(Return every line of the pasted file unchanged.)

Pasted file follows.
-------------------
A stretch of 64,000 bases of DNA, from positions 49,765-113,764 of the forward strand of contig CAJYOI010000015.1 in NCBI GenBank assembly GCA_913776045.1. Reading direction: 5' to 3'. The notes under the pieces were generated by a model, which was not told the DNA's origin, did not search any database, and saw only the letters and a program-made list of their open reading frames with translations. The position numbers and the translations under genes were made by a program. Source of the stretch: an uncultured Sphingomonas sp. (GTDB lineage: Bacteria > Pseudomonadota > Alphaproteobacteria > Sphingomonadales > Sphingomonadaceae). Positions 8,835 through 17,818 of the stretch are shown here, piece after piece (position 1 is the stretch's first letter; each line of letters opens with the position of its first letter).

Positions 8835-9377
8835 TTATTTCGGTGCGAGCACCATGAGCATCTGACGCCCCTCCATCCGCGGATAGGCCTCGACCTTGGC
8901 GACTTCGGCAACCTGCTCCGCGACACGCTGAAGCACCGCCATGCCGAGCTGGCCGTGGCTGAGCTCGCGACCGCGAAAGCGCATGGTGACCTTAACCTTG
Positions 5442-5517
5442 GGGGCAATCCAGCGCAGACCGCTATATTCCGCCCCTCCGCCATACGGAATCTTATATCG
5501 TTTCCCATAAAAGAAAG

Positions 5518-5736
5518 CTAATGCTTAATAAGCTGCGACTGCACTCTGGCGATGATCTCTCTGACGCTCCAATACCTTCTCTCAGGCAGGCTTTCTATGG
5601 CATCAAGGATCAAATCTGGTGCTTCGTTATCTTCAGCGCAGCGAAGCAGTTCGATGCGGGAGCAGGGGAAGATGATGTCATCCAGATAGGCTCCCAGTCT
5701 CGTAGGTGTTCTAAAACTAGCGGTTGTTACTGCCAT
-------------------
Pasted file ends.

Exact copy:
A stretch of 64,000 bases of DNA, from positions 49,765-113,764 of the forward strand of contig CAJYOI010000015.1 in NCBI GenBank assembly GCA_913776045.1. Reading direction: 5' to 3'. The notes under the pieces were generated by a model, which was not told the DNA's origin, did not search any database, and saw only the letters and a program-made list of their open reading frames with translations. The position numbers and the translations under genes were made by a program. Source of the stretch: an uncultured Sphingomonas sp. (GTDB lineage: Bacteria > Pseudomonadota > Alphaproteobacteria > Sphingomonadales > Sphingomonadaceae). Positions 8,835 through 17,818 of the stretch are shown here, piece after piece (position 1 is the stretch's first letter; each line of letters opens with the position of its first letter).

Positions 8835-9377
8835 TTATTTCGGTGCGAGCACCATGAGCATCTGACGCCCCTCCATCCGCGGATAGGCCTCGACCTTGGC
8901 GACTTCGGCAACCTGCTCCGCGACACGCTGAAGCACCGCCATGCCGAGCTGGCCGTGGCTGAGCTCGCGACCGCGAAAGCGCATGGTGACCTTAACCTTG
Positions 5442-5517
5442 GGGGCAATCCAGCGCAGACCGCTATATTCCGCCCCTCCGCCATACGGAATCTTATATCG
5501 TTTCCCATAAAAGAAAG

Positions 5518-5736
5518 CTAATGCTTAATAAGCTGCGACTGCACTCTGGCGATGATCTCTCTGACGCTCCAATACCTTCTCTCAGGCAGGCTTTCTATGG
5601 CATCAAGGATCAAATCTGGTGCTTCGTTATCTTCAGCGCAGCGAAGCAGTTCGATGCGGGAGCAGGGGAAGATGATGTCATCCAGATAGGCTCCCAGTCT
5701 CGTAGGTGTTCTAAAACTAGCGGTTGTTACTGCCAT